TEL AVIV – A senior U.S. official said that in order to maintain good relations with the U.S., Israel must establish more robust oversight for Chinese investments in the country, the Jerusalem Post reported Wednesday.
His comments came ahead of a security cabinet meeting in which Prime Minister Benjamin Netanyahu is expected to finalize plans regarding foreign investment in Israel.
Israeli lawmakers estimate that Chinese corporations have invested in projects or acquired assets in Israel worth nearly $15 billion.
Israel’s Shin Bet security agency, the National Security Council (NSC) and U.S. administrations past and present have repeatedly expressed security concerns over Chinese investments, but government security cabinet ministers have so far failed to curb the trend.
Israel’s Foreign Ministry last month warned the security cabinet that failing to act would harm the U.S.-Israel alliance.
The U.S. “woke up late” to the threat posed by China’s extensive investments in Israel’s infrastructure and high tech industry, the report cited the unnamed official as saying.
“We saw a real pattern emerge and certainly, it is not surprising [that] the Chinese would target Israel with Israel’s very robust, emerging technology sector, which is something they’ve always lacked,” the official said.
The official added that the U.S. would offer Israel its “best practices and some models” in preventing the phenomenon from getting out of control.
“That doesn’t mean ‘no China,’ but it means that you’re watching very closely the nature of Chinese investment and making sure that we preserve Israel’s innovation and technological edge, which is what has been such an extraordinary driver of the Israeli economy,” he said.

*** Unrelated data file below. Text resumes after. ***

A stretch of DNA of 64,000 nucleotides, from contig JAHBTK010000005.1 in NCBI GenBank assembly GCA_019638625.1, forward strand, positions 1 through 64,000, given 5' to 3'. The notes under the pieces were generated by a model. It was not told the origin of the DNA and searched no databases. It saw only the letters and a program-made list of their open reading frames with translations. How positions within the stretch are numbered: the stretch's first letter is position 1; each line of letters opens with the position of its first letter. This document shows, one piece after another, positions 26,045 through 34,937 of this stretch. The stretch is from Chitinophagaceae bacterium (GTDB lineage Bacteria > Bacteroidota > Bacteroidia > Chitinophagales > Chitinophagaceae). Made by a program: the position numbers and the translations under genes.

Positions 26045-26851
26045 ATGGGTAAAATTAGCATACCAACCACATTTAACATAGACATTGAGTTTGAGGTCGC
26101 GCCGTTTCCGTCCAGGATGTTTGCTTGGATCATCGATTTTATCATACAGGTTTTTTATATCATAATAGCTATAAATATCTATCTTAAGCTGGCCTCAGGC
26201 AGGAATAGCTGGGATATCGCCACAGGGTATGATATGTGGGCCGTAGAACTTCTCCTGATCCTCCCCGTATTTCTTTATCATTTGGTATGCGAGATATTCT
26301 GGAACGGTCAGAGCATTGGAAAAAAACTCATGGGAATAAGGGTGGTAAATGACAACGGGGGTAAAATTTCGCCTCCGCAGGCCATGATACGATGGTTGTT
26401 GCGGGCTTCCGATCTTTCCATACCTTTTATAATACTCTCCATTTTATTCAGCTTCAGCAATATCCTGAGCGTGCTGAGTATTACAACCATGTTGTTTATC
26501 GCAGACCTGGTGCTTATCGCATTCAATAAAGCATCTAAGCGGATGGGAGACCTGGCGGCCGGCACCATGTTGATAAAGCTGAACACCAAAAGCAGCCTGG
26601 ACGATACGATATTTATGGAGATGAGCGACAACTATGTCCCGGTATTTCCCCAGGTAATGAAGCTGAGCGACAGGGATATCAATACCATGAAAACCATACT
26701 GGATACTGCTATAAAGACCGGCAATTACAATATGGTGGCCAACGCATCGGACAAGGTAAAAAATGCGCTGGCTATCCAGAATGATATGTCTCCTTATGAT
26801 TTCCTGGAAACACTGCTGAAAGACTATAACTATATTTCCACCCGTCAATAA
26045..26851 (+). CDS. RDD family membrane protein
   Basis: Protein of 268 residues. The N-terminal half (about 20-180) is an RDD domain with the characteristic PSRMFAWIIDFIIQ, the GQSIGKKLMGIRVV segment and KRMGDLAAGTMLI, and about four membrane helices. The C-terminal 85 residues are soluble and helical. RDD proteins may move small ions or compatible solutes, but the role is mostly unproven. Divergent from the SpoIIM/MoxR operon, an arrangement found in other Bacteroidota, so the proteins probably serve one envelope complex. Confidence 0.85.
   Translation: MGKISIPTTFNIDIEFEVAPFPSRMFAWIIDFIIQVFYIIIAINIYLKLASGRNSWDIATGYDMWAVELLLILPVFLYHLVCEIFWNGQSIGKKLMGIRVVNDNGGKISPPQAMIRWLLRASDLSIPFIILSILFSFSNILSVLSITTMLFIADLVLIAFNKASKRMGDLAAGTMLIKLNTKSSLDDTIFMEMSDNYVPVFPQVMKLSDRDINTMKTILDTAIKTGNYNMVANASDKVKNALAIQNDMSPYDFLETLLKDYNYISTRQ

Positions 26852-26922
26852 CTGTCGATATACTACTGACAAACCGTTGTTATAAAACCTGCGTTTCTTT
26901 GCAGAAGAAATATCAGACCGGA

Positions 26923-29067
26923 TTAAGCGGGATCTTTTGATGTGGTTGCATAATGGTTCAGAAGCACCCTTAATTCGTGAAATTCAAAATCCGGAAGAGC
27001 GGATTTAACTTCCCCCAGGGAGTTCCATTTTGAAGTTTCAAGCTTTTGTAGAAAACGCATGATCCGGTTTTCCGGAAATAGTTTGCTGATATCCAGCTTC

“So, it’s balancing the need and desire [for] robust foreign investments, with maintaining the conditions that has made Israel such an attractive destination for foreign investments.”
Among the Chinese tender acquisitions in recent years are Tnuva, Israel’s largest dairy producer, the Carmel tunnels, the Ashdod and Haifa seaports, and Tel Aviv’s light rail.
The Haifa port acquisition is a particularly thorny issue for the U.S. since it has been used by the US Navy’s Sixth Fleet. According to the official, the U.S. is looking for ways to mitigate China’s ability to “glean from that activity” once it begins operating the port in 2021.
“It’s a work in progress. We woke up late to the problem. We didn’t take the opportunity to bid on the Haifa project when that was open and that was a mistake,” the official said. “And now we can continually work with our Israeli colleagues to mitigate any issues that may have slipped under the bridge so far and to prevent future ones.”
He said that any regulatory mechanism should monitor in particular technology and critical infrastructure investments. “You’ll certainly be looking at things like 5G, that we would in consultation going forward continually could review and redefine what counts as a sensitive technology, as it’s constantly changing.”
The official remained optimistic about Israel’s willingness to implement supervision, and credited the close relationship between the Netanyahu government and the Trump administration.
“We’ve been very encouraged by the responsiveness of the Israelis,” the official added. “It’s difficult, it’s a process. I’m not saying that this is an easy walk in the park. But I think that the Israelis understand the nature of the problem and the necessity of getting it resolved.”